Almost 1.5 million EU residents living in the UK will not be allowed to vote on whether Britain stays in the EU or not, no matter how long they’ve lived in the country for.
Over the weekend, the UK’s Prime Minister, David Cameron, revealed opening details of the 2017 referendum which will ultimately decide whether Britain should stay as part of the European Union.
It has been announced that when the Referendum Bill is introduced this Thursday, the final vote will be based on conditions used for a general election, not local elections. This means that Irish, Maltese and Cypriot citizens, along with others from Commonwealth countries, living in the UK will get a vote, but non-British citizens hailing from any other EU member state won’t be entitled to have their say, even they’ve spent more time living in the UK than they have their own country.
The PM has also ruled out lowering the voting age from 18 to 16 for the Referendum.
However, British expats who have lived abroad for 15 years or less will be allowed to vote, providing they register to do so ahead of time.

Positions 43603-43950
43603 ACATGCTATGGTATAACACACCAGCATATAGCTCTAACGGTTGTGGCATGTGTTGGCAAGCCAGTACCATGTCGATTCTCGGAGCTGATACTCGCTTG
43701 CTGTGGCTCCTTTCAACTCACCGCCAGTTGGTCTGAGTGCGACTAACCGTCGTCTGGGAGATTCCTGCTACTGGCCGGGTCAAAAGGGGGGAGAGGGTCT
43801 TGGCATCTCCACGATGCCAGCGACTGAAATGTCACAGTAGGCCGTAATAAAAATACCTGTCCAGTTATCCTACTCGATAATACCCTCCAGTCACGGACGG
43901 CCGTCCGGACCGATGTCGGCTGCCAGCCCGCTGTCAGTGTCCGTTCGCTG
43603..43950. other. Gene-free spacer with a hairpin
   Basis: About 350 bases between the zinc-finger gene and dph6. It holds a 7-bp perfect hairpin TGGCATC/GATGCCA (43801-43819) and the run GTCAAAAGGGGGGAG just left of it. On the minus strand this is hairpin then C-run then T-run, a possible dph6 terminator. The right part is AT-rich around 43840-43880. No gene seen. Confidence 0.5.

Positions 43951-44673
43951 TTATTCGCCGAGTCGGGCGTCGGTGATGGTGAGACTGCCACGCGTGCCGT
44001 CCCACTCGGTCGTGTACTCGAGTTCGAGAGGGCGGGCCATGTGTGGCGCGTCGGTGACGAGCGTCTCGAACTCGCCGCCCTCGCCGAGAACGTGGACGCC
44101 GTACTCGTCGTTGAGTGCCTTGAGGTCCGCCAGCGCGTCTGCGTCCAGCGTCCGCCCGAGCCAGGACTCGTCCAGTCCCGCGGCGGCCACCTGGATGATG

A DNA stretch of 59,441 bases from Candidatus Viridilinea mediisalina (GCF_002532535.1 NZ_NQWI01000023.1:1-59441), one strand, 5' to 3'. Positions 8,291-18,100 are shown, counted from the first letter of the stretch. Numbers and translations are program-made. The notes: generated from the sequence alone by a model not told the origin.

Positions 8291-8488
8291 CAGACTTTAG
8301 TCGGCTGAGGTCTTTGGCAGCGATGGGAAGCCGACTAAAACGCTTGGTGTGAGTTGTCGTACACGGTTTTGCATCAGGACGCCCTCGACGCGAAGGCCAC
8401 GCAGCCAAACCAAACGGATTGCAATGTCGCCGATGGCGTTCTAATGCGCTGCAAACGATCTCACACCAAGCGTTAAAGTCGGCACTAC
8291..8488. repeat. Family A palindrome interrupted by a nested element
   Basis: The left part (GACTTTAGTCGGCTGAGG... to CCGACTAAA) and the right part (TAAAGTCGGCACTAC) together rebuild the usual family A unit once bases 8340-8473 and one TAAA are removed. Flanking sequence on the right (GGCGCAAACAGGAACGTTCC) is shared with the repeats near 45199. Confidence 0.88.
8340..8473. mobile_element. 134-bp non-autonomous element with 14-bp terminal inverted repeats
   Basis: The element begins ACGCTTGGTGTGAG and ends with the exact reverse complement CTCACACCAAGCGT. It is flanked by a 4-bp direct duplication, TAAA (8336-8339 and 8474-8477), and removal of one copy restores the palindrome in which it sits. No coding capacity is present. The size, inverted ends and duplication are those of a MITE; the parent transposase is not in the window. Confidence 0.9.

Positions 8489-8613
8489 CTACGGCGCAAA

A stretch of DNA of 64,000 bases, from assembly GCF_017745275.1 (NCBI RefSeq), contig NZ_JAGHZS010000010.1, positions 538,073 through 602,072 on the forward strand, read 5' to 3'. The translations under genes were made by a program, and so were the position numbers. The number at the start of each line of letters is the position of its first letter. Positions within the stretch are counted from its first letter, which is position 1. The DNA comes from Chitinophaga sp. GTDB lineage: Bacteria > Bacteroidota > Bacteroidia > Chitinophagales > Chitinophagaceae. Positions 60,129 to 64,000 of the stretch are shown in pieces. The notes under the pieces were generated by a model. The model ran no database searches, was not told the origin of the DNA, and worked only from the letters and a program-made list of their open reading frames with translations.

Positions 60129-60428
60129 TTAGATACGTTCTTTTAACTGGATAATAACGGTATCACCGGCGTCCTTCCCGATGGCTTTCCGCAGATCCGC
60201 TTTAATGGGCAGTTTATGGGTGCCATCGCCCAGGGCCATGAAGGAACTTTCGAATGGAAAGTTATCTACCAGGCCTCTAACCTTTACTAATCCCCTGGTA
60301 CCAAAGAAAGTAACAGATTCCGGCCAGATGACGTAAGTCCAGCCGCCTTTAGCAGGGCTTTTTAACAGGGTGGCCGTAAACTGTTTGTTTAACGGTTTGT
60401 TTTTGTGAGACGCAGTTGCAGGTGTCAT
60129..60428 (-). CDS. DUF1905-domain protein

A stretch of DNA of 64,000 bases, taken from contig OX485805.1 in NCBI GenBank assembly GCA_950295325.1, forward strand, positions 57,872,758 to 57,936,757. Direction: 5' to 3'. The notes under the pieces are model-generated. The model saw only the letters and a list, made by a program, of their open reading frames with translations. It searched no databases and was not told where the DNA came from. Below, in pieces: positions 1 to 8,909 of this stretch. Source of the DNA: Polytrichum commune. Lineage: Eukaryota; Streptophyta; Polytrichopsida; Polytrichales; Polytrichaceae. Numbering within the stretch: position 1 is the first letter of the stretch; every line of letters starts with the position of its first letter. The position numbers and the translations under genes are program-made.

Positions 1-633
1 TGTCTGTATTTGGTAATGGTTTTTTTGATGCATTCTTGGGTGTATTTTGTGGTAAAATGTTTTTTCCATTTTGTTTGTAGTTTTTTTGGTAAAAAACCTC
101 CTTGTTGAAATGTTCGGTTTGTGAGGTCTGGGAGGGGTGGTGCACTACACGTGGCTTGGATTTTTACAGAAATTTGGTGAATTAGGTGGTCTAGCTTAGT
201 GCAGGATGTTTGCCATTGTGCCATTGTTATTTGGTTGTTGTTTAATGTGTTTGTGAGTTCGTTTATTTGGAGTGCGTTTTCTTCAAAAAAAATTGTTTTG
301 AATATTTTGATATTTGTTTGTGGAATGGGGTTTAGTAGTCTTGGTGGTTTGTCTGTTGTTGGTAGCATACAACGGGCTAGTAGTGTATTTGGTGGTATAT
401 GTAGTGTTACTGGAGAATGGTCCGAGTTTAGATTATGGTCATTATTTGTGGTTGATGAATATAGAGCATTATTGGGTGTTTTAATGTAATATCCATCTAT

Around 45.3 million people will be eligible to take part in the vote.
Between now and 2017, Cameron is hoping to significantly renegotiate large swathes of the current EU agreement, which he hopes will make Britain’s relationship with the Union ‘fairer’ and more ‘worthwhile’.
The Prime Minister held opening meetings with the European Commission President Jean-Claude Juncker yesterday. A spokesman for the PM said: “The prime minister underlined that the British people are not happy with the status quo and believe that the EU needs to change in order to better address their concerns.
“Mr. Juncker reiterated that he wanted to find a fair deal for the UK and would seek to help. They talked through the issue at some length in the spirit of finding solutions to these problems.”